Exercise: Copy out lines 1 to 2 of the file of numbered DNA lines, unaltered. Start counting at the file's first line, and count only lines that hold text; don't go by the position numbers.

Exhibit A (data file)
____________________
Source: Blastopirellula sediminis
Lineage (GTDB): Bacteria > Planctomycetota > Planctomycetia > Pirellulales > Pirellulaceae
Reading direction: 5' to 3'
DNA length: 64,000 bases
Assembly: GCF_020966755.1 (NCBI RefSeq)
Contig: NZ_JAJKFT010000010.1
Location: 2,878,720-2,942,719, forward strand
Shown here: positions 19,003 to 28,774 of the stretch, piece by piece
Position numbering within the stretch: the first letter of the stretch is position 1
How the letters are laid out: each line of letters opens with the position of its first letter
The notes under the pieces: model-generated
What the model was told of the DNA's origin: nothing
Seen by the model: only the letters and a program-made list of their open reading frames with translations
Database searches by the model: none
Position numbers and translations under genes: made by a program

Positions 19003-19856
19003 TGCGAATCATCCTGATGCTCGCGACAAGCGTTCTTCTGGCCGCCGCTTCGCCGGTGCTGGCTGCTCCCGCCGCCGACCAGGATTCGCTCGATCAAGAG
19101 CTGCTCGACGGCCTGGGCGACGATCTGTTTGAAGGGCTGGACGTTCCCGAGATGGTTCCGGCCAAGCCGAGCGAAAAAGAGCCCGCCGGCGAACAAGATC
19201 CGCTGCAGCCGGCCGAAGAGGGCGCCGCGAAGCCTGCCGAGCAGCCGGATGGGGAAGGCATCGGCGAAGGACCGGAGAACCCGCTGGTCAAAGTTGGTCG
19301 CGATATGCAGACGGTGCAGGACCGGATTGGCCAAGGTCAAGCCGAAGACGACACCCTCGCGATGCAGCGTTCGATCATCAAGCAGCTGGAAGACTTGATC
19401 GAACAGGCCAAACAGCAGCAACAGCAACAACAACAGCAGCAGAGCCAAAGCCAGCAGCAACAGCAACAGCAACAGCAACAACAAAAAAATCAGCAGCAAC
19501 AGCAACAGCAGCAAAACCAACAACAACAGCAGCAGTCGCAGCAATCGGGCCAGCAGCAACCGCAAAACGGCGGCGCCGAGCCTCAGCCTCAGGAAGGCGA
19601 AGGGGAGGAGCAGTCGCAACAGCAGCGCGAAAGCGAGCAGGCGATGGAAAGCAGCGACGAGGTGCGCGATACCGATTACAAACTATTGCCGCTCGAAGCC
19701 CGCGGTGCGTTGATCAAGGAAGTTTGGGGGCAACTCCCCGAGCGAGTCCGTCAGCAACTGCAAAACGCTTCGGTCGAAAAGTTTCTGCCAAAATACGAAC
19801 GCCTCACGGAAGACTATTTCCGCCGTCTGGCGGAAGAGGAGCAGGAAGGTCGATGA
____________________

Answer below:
Source: Blastopirellula sediminis
Lineage (GTDB): Bacteria > Planctomycetota > Planctomycetia > Pirellulales > Pirellulaceae